I would say that among the most misunderstood things in the world of the guitar, the capo lies right near the top of the list. For many, many years folks would call them “cheaters” as if the only point behind using them would be to keep playing positions that only novice players knew, while the “advanced” players didn’t need them at all. Well, if you really know guitar, you know that this is a totally false assumption, and that the capo is a very valuable tool for the guitarist who really wants to expand their horizons on the instrument!
Of course, it does enable us to maintain our “open” positions at any fret we so desire, but that is the point! With this ability, we can now maintain a consistency of sound, utilize open strings, and be able to adjust the guitar’s pitch to match someone’s vocal. After all, as players we must acknowledge that each position, whether it be G, C, E, A or D, all have their own unique characteristics and qualities that lend themselves to certain kinds of sounds, licks and ideas. It is this very notion that makes the capo an extra-special and important tool for any guitarist. In this way, if I so desire to stay in an open G mode and an open G way of thinking, I can capo up to any fret, and decide which position I choose to work with. If the key is D for example, and I want a G position, I simply have to capo up at the 7th fret.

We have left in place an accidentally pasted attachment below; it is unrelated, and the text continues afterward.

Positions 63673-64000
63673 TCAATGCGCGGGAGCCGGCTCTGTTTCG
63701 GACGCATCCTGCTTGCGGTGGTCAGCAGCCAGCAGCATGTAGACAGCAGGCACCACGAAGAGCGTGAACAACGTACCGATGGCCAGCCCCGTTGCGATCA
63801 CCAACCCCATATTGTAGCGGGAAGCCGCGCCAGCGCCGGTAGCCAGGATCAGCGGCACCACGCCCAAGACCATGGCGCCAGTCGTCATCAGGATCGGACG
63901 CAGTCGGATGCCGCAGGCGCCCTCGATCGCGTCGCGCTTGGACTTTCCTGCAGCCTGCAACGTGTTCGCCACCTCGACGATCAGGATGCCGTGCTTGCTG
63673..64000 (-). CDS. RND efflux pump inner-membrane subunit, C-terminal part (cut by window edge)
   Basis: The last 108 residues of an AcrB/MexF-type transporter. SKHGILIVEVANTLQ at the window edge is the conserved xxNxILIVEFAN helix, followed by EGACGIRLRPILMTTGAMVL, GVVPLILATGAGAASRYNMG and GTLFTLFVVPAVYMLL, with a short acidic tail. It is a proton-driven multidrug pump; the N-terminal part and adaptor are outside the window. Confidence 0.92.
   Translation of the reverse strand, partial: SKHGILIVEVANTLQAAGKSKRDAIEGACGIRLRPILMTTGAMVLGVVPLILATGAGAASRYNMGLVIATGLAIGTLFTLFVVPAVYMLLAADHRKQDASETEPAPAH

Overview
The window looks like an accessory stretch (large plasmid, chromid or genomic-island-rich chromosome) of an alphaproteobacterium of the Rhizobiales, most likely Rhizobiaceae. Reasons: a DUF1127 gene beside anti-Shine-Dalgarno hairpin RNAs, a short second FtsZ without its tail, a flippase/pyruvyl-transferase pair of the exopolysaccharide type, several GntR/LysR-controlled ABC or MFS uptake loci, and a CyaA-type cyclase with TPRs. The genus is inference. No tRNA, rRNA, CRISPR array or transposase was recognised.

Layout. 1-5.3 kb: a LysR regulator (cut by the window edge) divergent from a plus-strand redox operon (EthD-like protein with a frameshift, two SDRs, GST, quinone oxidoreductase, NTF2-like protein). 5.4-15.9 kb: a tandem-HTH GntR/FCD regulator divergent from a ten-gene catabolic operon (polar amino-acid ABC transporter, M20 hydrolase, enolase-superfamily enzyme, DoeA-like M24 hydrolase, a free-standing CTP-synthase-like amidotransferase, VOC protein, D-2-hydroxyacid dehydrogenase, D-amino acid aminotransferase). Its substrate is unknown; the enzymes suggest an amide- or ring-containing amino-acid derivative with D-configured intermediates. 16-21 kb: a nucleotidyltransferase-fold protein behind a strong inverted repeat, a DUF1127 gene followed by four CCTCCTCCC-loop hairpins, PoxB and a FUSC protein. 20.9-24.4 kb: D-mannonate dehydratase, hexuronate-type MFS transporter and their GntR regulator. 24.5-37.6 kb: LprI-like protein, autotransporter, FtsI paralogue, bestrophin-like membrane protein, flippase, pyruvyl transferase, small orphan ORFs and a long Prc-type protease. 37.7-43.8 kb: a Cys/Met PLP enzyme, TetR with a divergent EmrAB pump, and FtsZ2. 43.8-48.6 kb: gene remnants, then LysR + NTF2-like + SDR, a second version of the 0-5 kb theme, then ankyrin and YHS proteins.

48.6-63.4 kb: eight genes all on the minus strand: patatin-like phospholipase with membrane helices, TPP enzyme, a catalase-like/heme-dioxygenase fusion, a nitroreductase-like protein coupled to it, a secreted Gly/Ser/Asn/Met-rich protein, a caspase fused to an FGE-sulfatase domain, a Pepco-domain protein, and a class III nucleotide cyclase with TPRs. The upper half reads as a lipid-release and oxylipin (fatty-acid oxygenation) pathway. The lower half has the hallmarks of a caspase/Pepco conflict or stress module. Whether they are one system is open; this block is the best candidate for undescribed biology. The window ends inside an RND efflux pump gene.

It gets a little crazy when you try to communicate with a singer who is capoed up due to pure necessity, since you may need to call out the chords as if they are all 1st position chords, and not the actual chords being played. So for example, in the scenario I had just described for the G position at the 7th fret, which would be a D chord, I’d still have to call it “G” rather than “D”, since that’s their only point of reference for that particular chord.
I like to use a capo sometimes just to change the overall “timbre” and sound of a given song, and by shifting positions, you are always making an adjustment that is supposed to change the guitar’s role and sound within the context of a given song, or group of players.
So, always know that a capo is your best friend, and that it is an extremely useful and creative tool that can be an absolutely invaluable tool for the guitarist who really needs to get the most out of his or her instrument. It ain’t no “cheater” at all!
Gibson.com’s Arlen Roth, affectionately known The King of All Guitar Teachers, is music lesson pioneer and the quintessential guitarist. An accomplished and brilliant musician — and one of the very few who can honestly say he’s done it all — Roth has, over the course of his celebrated 35-year career, played on the world’s grandest stages, accompanied many of the greatest figures in modern music and revolutionized the concept of teaching guitar.